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June 10, 2008

Bush fired Rove in church

George Bush fired Karl Rove in church, according to a new book by former TIME reporter Paul Alexander. (Via folo.)

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Was the priest involved? Did he have to use the bell, book, and candle?


George The [YOUR ANSWER GOES HERE]

Reading this story I don't know whether to laugh or cry. Alan Bostick's post, above, suggests he's probably still laughing. You opening phrase, "George Bush fired Karl Rove in church" is hilarious on its face. So is the title of the article to which you link at examiner.com, "Bush confronted Rove’s sins in church."

Now for the crying.

There is no way to know exactly what George "The Junior" was thinking, and why he chose Sunday at Church for the time and place of delivering a pink slip to Karl "The Raging". The following is my personal assessment on what this says about George “The Jovial” as a leader, notwithstanding the fact that he is the President of the United States and the titular leader of the Western world.

The most frequently used methods, that I have seen, for firing a high ranking political appointee are these three:

1. All staff are asked to submit their resignations so that the President can exercise his discretion, maximally, in the interests of his policies and administration. Nixon did this before starting his second term of office. I think this is probably a very good practice and allows the President to shape his administration as he sees fit – as well he should.

2. The President sends a close aide to deliver the bad news to the party recently fallen from grace, and a resignation is requested. It's a request that can't be refused. The messenger explains the circumstances and offers some consideration, usually, for whatever good work and loyal service had been rendered.

3. The President has a personal one-on-one with the individual and the outcome is the voluntary resignation of someone with whom the President had a long and close relationship. The two agree to swear eternal loyalty, gratitude, and love for each other when they must appear before the press, along with deep regrets expressed by both. The departing soul makes it clear this self initiated resignation arises purely out of concern for the President.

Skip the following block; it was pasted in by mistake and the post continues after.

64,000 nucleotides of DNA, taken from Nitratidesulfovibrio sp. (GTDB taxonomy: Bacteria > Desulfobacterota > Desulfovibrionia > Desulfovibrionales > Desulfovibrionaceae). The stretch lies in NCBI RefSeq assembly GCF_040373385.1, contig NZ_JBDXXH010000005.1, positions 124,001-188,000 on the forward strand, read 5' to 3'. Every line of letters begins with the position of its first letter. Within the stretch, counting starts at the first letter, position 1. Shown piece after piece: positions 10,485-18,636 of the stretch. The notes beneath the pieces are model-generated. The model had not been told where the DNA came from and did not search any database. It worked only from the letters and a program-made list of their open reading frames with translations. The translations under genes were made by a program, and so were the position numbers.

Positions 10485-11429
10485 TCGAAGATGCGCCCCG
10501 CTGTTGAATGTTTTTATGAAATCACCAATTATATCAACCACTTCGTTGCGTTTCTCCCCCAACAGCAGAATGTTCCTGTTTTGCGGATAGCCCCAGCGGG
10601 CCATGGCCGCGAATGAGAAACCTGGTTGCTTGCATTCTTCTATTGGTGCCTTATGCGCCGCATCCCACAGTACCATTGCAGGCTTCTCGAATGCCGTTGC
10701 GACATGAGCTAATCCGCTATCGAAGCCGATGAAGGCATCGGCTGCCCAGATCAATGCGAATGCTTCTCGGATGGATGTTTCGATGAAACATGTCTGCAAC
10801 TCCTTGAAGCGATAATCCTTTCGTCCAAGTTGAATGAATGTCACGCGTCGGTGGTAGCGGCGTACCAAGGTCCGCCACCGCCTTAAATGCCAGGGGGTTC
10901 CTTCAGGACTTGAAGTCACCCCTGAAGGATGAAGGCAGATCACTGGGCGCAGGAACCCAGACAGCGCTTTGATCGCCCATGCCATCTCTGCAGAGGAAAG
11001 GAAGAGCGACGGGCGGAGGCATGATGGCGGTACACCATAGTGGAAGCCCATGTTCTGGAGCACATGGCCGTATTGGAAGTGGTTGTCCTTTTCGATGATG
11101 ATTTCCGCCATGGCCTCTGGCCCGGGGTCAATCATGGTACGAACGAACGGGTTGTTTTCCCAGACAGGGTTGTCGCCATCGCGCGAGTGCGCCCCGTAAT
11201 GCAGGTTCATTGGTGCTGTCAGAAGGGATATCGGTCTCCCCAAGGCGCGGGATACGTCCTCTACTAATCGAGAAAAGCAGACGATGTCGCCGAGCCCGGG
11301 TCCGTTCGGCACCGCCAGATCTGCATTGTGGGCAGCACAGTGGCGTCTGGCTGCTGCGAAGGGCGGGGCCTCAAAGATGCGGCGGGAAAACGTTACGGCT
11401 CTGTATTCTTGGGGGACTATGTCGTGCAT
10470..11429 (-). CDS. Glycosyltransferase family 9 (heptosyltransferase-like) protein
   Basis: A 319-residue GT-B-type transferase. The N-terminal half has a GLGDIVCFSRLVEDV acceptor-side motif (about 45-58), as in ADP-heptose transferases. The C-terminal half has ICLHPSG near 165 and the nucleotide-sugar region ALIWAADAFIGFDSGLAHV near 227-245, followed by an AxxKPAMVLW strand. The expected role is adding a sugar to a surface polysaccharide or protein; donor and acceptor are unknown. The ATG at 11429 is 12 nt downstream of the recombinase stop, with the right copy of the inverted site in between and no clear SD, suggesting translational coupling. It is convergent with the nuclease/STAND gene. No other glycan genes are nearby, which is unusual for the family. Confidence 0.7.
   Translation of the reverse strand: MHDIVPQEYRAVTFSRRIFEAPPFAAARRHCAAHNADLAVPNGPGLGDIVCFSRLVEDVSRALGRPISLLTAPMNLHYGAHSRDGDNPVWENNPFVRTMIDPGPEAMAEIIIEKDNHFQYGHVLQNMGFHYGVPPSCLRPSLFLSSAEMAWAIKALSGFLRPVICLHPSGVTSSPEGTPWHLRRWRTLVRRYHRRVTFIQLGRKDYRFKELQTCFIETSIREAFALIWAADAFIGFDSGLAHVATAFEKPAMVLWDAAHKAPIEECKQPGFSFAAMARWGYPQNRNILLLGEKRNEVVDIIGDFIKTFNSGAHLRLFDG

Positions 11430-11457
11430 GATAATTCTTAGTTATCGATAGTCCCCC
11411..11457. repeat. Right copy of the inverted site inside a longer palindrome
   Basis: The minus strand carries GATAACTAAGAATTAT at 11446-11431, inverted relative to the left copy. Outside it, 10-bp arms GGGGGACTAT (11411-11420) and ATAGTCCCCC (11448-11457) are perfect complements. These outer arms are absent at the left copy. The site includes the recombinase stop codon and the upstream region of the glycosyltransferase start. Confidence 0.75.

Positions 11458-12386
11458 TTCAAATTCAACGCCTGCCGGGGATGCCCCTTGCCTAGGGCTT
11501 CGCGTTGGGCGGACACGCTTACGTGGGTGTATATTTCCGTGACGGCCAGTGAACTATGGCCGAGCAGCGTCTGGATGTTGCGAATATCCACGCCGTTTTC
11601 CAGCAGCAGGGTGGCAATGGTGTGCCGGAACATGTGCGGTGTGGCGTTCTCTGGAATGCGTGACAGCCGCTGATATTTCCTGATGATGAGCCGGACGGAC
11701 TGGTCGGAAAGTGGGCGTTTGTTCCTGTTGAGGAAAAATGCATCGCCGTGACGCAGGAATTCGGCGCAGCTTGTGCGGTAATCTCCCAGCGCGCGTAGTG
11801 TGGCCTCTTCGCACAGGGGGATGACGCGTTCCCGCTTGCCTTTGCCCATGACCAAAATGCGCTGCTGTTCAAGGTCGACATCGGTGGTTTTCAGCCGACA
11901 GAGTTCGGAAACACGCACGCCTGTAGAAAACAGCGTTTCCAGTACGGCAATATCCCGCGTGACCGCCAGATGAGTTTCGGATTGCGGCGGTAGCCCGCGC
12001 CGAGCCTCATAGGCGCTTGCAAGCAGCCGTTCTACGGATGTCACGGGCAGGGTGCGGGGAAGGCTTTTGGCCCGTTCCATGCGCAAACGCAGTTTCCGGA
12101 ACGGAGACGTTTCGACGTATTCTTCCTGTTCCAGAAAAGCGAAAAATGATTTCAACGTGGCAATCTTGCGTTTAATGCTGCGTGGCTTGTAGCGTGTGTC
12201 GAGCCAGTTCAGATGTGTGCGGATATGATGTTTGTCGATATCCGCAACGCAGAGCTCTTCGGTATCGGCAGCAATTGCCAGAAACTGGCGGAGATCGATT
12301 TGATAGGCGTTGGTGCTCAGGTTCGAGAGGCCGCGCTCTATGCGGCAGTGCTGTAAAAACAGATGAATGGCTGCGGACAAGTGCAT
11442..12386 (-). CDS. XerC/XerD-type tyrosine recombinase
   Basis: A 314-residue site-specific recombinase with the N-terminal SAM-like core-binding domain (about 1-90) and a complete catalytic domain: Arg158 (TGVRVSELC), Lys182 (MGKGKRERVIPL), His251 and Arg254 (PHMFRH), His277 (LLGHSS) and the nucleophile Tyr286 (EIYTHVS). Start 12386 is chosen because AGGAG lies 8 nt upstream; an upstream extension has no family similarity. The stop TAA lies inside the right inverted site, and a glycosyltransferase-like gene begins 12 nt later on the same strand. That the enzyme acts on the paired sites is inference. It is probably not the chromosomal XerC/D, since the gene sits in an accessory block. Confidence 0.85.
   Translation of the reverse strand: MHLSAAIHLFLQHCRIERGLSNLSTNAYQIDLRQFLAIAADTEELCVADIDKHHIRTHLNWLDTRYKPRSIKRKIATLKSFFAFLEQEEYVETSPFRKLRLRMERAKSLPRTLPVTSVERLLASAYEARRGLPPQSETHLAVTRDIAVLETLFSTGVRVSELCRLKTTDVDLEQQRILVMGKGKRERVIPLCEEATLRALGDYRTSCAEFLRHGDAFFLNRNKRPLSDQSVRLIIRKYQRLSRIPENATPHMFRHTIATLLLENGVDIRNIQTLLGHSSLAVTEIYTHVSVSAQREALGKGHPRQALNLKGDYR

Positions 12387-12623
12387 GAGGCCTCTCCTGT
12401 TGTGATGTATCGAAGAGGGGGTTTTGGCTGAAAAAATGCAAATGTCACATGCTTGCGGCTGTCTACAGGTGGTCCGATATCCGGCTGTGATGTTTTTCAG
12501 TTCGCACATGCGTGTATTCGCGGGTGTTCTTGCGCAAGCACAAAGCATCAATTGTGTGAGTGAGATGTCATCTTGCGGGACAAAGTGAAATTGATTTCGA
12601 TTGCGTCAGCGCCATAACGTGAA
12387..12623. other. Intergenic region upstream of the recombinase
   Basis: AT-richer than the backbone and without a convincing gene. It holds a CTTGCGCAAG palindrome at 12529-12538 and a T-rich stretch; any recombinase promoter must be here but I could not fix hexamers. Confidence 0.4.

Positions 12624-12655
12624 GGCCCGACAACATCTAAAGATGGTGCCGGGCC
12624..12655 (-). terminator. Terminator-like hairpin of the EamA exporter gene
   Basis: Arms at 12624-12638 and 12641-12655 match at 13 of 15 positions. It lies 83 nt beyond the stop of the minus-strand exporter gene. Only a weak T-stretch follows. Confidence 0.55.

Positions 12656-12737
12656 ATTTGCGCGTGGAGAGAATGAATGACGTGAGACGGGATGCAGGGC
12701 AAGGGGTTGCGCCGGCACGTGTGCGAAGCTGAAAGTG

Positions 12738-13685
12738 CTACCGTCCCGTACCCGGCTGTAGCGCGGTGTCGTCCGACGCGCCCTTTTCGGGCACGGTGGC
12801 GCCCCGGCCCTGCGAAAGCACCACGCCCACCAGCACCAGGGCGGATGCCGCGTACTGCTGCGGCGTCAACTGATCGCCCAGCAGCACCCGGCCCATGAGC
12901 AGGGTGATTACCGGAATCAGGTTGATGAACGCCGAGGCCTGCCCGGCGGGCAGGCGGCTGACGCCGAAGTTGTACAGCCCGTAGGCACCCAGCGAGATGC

George “The Lesser” invented a new category. Actually, it's a variation on number 3, so let's call it 3A.

Let's go back to laughing for a moment.

3A. George “The Decider”, decides there is a reason why Karl has earned the sobriquet, “The Raging”. So he decides to 'handle' Karl in the only venue where Karl would be too controlled to demonstrate how he earned his moniker. Assuming Laura was present, Karl would have to be polite, if not obsequious. Is there any doubt that Laura was part of the plan, if not a contingency if Karl forgot where he was and with whom he was praying and begging forgiveness for all his transgressions? Let's not forget the presence of all the other sinful worshipers and the omnipresence of the One who matters most of all.

Okay, let's go back to crying.

George "The 43rd"'s protestations about being “The Decider” reminded me of Nixon's constant need to remind the American people, “I am, after all, the President.” You wouldn't hear this in a prepared speech, only in news conferences or other unstructured settings. Of course, he was the President, but his protesting too much bared an underlying insecurity in what he believed about himself. The public were not so forgetful that they had to be reminded of his title and all that came with it.

Of all the nick names that one might heap upon Dubya, whether as derision or endearment, the most apt would be, “The Afraid.”

Wow. The article suggests that Bush was afraid of Rove going off the deep end upon hearing the news. If true, that speaks volumes about both men and their relationship.

This is like a scene from a mafia movie or something.

The Don, told his righthand in church that he is to die.

That's absurd. Karl Rove can't enter a church.

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